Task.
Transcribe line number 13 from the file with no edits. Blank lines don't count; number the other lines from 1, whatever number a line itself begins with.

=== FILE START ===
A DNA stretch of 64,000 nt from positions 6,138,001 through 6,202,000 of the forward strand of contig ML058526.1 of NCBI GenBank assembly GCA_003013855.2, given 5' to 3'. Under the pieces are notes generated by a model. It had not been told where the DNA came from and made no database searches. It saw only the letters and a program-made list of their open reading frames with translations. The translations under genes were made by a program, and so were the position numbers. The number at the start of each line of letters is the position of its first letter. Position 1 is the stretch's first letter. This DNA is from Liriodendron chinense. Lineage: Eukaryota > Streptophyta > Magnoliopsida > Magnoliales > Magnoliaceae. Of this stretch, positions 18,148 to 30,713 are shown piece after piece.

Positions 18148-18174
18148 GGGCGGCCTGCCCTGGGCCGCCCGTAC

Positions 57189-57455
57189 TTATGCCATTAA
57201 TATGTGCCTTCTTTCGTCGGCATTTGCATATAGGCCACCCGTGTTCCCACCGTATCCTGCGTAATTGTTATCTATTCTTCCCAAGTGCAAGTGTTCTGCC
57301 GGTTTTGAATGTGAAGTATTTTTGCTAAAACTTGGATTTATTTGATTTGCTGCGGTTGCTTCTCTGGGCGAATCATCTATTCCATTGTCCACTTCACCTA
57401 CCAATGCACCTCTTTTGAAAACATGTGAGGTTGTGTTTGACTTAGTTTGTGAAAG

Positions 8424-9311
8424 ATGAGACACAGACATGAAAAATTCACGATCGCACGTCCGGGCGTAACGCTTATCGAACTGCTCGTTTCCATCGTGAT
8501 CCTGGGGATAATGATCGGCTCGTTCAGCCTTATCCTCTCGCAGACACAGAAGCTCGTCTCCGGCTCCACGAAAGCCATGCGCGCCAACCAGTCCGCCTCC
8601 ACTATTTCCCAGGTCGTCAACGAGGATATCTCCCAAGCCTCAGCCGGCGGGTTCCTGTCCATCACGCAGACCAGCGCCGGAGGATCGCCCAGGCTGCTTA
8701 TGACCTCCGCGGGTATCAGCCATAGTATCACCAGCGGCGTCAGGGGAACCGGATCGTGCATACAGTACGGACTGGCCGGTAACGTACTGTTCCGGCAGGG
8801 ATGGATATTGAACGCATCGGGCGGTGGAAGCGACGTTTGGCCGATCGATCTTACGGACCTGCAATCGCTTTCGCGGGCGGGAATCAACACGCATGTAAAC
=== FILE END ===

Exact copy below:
8701 TGACCTCCGCGGGTATCAGCCATAGTATCACCAGCGGCGTCAGGGGAACCGGATCGTGCATACAGTACGGACTGGCCGGTAACGTACTGTTCCGGCAGGG